At the Nudge Summit last year, the winners of the Nudge Global Impact Award 2017 were announced: Emily Kennedy (Youth in Agriculture Initiative, Uganda), Héctor García Montemayor (Heineken, Mexico) and Michiel de Koning (Heroes & Friends, the Netherlands) received this recognition because they were judged as having created the most impact with their projects in the months following the 2016 Challenge. As a prize, they won a trip to Kenya to do a MasterPeaceWalk alongside the Maasai (10 – 18 May 2018). Here, we share their experiences of the trip!
Héctor, Michiel and Emily receiving their awards – October 2017 Héctor, Michiel and Emily on their reward trip in Maasailand, Kenya – May 2018
Photo by Bibi Veth
“Imagine being in one of the most beautiful places in the world, surrounded by 50+ unique and inspiring people. That was the MasterPeace Walk for me. I arrived with little expectation, other than knowing it would be physically demanding, and that I had a high probability of getting sunburnt! But I what I left with, I’m still not able to put into words. The people – both participants of the Walk and the Maasai – shared as much of themselves as they could, which left me feeling nothing short of grateful and inspired.
The biggest challenges were the physical demands, particularly in the face of a pretty big temperature difference (it was 2°C when I left Canada and was 35+°C while walking).
What I learned about the Maasai: while we were driving to the next camping spot, we were approached by a group of ladies, and a conversation ensued. As we drove away, I was told that one of the ladies was asking for a cow from the driver, as she was experiencing some financial difficulties. It was then that I was told one of the most incredible things that I learned about this amazing culture – in cases like these, if a cow was available, it would be given to the lady so that she could mend her struggles. No questions asked and nothing in return! I like to think that the part of Canada I am from is pretty giving of their time, energy, and resources, when possible, but I don’t think I would ever see it be the norm that something like this would take place.”
“My experience with the Maasai was quite special and unique. Few people will experience what we experienced so I’m very grateful for that. As for the journey and lessons learned there are a few:
During our first day on the road, our truck got stuck in the mud early in the morning. We had to get out and try to get the truck going again but it was really deep in the mud. After two hours of digging and preparing, we pushed the truck and the driver accelerated, out of the mud, into the next pool of mud. We were baffled that we moved only 5 meters and got stuck again. How could it possibly happen?
We did this over and over again and slowly we saw the spirit of the muzungus (white people/someone who wanders aimlessly) drop. However, after being stuck four times, digging for hours in a row a remarkable change thing happened. We received support from a passer-by who was going to a funeral, but cancelled the plans because he wanted to help us. He had a four wheel drive and tried to pull us out of the mud. However, even with 20 Maasai, the four wheel drive, and hours of digging we did not manage to get out. So we had to change plans. After a group discussion we decided to walk back and go to the first campsite with four other cars.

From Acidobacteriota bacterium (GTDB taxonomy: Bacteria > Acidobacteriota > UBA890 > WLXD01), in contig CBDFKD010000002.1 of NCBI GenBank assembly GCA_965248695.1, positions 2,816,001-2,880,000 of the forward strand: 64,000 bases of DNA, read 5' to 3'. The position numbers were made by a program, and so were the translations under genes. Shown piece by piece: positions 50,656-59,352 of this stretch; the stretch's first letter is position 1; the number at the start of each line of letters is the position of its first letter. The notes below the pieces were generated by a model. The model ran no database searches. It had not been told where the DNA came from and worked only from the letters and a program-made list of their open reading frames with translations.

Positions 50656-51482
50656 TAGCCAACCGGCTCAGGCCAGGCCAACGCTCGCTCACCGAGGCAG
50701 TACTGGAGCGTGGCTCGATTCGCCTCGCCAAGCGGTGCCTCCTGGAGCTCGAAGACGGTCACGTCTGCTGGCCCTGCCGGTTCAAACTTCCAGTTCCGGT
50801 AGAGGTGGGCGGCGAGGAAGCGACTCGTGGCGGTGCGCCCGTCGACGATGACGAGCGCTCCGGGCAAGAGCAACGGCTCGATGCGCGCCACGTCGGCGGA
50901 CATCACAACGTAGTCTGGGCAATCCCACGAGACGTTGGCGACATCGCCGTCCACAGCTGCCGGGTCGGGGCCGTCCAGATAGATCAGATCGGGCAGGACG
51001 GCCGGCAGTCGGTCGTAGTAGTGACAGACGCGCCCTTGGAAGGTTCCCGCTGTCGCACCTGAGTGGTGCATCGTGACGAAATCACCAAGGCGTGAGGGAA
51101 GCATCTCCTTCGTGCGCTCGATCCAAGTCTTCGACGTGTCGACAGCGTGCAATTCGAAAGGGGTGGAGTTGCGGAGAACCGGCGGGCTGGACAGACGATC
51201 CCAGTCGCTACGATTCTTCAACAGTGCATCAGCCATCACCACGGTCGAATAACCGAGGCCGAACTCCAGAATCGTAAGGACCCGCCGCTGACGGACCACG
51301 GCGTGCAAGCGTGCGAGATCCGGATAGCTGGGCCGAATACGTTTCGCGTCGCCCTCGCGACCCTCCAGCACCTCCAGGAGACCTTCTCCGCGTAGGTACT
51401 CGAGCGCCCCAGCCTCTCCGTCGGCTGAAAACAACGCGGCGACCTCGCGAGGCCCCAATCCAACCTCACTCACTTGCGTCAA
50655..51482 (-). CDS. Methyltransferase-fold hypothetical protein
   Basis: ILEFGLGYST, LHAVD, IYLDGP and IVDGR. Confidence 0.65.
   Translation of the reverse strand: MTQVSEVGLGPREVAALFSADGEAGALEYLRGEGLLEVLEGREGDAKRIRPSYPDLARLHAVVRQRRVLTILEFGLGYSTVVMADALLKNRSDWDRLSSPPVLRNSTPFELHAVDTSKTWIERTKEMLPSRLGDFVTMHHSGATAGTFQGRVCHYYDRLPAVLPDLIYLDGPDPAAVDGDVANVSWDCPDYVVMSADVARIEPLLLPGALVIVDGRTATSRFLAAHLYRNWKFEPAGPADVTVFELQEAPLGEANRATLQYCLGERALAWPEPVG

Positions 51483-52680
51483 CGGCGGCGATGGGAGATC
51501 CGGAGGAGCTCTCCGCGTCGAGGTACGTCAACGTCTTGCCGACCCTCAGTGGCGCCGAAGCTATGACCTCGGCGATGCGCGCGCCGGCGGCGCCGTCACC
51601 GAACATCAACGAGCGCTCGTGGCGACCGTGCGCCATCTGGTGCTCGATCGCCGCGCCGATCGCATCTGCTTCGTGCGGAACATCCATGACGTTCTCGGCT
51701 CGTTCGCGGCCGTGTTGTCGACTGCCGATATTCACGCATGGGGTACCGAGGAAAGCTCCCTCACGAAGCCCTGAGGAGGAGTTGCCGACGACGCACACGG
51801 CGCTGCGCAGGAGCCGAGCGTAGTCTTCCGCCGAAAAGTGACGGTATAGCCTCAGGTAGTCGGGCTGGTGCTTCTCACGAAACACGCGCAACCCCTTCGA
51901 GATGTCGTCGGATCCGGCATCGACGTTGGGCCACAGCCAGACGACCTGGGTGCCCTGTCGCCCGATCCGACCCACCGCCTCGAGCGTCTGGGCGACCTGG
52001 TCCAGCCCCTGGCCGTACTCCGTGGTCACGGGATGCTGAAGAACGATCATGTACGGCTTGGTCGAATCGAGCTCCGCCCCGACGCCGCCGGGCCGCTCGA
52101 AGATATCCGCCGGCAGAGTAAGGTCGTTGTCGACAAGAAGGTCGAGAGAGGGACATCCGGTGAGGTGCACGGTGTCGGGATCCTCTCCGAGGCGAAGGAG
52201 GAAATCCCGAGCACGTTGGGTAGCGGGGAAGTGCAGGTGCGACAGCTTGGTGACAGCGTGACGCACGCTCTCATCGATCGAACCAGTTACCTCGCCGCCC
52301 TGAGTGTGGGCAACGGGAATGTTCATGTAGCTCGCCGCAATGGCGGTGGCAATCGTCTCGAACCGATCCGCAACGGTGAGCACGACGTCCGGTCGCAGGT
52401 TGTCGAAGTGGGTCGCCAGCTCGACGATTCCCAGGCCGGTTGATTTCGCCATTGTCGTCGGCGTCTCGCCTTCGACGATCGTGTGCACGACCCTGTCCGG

This taught me two lessons about the Maasai. Firstly, no matter how many setbacks you face, you have to keep on moving. If you’re stuck in the mud, it doesn’t help to stop moving and digging because you’ll just sink deeper and never get out. This largely reflects the complexities of developing their society with regards to women’s rights, education and economic development. There is no way someone can see how to make the progress they want and there will be dozens of setbacks, however, on our first day we already learned that they don’t give up. Approaching life with such patience and perseverance is something I have taken home with me and hope to show to my friends, family, colleagues and the world at large.
The second thing I learned is the fact that helping each other is a priority. Going out of your way, cancelling the plans you have to help some people who are stuck, that’s really admirable. If the community is more important than the individual, I believe our societies can also make tremendous progress to increased well-being and belonging. So I’ll simply lead by example and go out of my way to support others if needed and I trust that others will do the same because it is contagious.”
“It was really amazing. Overall, I learned about Kenyan culture and obviously the Maasai tribe. What was a bit difficult was walking in a hot climate without a clear overview of distances and times. I think that Western cultures can learn about the patience and spontaneity that the Maasai have. They are always open to new challenges.